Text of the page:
13. Not practising your pitch or having automatic answers to investor questions
After creating a killer pitch deck, nothing is more important than practising your pitch. Because it is not natural to ask for money. The truth is, everything about the process of fundraising is a bit foreign until you’ve done it a few times.
That’s why, even after you’ve practised dozens of times in the mirror and with your mom, your kids, or your husband, it’s still a good idea to target lower-tier investors first. This is your shot after all and you wouldn’t want to blow it with your dream Series A firm by “going in cold.”
So, stack ranks your prospective funds in order of potential: low, medium and high. Then, as you practice your pitch with the less promising prospects, you’ll learn how they react, what kind of questions they ask, where they get excited or confused and what kind of feedback do they give – all of which is gold when it comes to reworking your deck and prepping for your perfect pitch.
Because let’s face it, no one’s perfect the first time.
PRO TIP: Make a list of all the possible objections an investor could have that would prevent them from investing in your company and make sure you have great, off-the-cuff answers ready. Nothing impresses investors more than a founder that’s prepared and done their homework.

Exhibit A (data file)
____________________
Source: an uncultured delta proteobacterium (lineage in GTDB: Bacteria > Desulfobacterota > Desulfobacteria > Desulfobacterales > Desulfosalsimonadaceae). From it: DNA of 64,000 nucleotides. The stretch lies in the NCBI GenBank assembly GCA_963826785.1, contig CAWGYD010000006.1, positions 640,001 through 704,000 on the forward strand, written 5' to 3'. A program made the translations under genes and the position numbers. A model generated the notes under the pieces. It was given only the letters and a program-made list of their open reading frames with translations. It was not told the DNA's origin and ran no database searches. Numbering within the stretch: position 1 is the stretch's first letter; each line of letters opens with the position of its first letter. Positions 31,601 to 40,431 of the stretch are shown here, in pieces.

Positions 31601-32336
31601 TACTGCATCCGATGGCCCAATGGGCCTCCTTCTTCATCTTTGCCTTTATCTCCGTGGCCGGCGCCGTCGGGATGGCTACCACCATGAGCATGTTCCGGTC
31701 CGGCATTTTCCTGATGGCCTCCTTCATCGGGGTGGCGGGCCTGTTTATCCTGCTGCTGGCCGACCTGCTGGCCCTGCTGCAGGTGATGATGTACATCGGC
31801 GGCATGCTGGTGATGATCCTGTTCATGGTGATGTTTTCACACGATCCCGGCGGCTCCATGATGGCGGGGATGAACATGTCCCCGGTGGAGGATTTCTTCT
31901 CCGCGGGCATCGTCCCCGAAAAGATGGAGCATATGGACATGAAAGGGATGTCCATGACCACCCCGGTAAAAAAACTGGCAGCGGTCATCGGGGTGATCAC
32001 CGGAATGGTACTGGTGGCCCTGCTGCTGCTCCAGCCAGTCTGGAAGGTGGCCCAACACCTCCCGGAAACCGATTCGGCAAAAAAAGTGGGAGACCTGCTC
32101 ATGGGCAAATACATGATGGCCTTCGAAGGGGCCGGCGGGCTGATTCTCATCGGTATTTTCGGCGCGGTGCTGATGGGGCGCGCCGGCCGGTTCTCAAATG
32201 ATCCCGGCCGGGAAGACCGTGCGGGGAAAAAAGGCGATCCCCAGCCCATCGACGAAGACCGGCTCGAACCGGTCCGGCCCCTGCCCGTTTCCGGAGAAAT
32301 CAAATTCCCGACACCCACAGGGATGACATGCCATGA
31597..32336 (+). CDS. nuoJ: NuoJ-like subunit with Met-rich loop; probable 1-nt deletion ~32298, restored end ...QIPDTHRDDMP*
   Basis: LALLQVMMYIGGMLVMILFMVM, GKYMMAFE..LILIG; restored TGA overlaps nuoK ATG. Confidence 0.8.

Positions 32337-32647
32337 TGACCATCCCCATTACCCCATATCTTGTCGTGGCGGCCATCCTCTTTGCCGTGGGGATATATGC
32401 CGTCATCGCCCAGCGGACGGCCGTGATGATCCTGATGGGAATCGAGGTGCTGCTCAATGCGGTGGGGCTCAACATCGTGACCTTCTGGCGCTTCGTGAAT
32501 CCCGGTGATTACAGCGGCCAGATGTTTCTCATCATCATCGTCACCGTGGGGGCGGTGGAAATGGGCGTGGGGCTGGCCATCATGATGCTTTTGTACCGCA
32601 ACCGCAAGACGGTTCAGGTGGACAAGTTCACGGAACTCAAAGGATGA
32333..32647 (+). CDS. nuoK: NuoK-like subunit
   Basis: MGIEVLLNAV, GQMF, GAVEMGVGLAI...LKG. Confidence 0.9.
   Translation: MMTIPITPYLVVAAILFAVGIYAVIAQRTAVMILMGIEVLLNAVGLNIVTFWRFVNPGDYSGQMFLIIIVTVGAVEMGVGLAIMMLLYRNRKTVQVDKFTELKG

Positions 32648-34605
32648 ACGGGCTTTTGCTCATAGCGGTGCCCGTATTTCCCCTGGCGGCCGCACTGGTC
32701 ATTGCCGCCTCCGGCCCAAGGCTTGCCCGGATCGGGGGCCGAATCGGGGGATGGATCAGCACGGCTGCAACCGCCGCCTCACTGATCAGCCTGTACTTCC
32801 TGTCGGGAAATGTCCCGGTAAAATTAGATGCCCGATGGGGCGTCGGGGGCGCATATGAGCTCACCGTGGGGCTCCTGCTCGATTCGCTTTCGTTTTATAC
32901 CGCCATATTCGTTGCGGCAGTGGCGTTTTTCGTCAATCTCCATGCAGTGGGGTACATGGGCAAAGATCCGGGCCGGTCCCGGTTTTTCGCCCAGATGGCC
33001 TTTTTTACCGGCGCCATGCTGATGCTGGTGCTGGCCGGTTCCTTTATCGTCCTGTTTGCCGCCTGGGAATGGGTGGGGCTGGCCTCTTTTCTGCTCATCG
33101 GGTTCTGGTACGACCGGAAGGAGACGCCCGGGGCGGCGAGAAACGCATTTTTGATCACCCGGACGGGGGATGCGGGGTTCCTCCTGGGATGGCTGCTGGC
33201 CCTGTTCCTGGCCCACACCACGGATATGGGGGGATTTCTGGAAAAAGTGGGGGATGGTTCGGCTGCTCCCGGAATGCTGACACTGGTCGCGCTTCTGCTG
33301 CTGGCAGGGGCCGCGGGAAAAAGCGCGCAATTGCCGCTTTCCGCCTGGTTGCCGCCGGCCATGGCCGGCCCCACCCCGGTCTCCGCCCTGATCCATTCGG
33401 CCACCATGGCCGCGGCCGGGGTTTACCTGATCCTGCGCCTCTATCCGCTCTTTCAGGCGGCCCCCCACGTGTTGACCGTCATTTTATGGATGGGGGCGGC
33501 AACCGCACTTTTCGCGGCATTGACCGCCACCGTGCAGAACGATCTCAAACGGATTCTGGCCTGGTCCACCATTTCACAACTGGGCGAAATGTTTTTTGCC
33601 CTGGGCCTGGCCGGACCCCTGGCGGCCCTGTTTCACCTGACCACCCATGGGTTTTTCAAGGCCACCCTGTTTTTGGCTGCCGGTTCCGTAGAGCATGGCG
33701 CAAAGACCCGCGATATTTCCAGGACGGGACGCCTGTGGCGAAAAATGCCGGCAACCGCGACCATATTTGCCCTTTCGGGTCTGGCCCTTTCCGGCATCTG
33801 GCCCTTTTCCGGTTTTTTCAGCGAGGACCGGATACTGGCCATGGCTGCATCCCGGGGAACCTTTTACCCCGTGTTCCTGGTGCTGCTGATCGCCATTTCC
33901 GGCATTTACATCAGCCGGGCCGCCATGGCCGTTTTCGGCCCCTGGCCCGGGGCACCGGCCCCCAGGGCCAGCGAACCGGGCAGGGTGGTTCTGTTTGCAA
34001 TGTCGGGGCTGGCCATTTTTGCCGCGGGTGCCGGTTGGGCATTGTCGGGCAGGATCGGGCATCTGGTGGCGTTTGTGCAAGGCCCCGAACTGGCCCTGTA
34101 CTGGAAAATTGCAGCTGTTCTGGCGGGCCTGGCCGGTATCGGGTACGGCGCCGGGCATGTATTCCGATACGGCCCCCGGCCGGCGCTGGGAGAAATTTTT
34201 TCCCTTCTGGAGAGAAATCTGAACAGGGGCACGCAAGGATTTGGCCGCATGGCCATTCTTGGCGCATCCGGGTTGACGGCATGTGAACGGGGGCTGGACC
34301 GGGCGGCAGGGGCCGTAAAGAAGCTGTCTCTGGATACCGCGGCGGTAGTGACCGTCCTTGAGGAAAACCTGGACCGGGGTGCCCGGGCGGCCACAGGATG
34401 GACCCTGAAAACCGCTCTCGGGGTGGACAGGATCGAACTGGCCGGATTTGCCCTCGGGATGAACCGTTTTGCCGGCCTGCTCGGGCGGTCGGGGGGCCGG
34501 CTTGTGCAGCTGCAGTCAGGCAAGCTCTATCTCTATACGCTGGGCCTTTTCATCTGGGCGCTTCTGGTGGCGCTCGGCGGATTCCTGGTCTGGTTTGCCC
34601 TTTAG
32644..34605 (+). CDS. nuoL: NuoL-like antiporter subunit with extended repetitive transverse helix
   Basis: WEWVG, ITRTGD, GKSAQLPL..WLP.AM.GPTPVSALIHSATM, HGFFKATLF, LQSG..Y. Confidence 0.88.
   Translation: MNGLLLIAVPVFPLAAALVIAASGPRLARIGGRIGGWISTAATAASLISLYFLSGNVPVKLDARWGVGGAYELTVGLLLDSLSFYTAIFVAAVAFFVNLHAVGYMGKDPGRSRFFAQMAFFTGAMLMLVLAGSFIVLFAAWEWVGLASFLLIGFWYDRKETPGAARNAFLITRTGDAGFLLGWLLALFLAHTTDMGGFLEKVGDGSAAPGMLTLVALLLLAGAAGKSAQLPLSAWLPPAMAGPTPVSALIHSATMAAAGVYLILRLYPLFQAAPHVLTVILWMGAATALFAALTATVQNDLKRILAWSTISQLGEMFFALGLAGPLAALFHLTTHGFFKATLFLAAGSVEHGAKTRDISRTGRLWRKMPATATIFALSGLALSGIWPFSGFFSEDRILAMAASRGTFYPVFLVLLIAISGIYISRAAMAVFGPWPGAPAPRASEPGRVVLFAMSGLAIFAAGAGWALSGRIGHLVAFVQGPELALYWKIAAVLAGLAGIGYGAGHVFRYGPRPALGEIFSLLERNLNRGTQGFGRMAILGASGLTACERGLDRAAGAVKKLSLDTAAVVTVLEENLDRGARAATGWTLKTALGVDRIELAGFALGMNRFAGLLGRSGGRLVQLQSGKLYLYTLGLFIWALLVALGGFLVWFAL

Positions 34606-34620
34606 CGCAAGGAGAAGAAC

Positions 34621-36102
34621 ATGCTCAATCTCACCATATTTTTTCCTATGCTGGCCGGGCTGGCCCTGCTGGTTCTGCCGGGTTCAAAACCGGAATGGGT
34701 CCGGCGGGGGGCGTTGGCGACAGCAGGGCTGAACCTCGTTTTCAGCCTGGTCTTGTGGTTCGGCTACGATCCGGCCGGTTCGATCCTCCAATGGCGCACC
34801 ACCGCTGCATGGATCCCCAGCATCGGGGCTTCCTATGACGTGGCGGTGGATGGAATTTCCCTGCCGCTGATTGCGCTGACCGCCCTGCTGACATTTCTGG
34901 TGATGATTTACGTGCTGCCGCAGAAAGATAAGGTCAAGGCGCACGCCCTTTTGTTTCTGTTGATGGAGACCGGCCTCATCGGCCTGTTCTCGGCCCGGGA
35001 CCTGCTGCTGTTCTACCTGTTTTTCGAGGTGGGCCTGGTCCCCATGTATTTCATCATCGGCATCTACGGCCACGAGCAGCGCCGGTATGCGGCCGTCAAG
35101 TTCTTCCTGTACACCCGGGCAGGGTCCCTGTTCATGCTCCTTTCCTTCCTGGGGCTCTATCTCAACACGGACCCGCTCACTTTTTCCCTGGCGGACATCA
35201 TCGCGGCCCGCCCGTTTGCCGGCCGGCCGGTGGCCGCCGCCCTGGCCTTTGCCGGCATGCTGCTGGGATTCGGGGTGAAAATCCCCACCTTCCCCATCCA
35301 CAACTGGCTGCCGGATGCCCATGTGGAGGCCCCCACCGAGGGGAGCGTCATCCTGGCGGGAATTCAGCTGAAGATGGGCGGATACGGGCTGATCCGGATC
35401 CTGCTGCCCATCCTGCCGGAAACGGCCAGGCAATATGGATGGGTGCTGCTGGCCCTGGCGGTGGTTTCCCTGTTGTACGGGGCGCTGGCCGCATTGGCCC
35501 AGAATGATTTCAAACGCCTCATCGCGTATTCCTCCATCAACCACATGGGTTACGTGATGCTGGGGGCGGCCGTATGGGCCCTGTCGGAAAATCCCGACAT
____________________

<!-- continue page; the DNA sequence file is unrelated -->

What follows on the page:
PRO TIP 2: Know a thing or two about the investor and firm you’re pitching before making your pitch. Sometimes, knowing they personally scouted eBay, founded Pinterest or were early at Google can make the difference between clicking and coming up flat.
Closing Thoughts on Fundraising
Fundraising is a process, a sales process of finding prospects and selling them on the future potential of your business. That’s it. Don’t get overly excited or nervous. Come prepared, avoid the pitfalls listed above and you’re already ahead of the majority of startups anyway.
Just do your thing and sell your vision and keep hustling. If you start your fundraising process early enough and stick with it, you’ll maximize your chances of success.
But after thinking about fundraising for the past 3000+ words, there’s one even more important thing to keep in mind.
Ideas are worthless. Execution is everything.
Because if your product is incredible and your traction is exploding, fundraising will take care of itself.
Want help with your fundraising strategy or perfecting your pitch or pitch deck? That’s what I’m here for – say hi.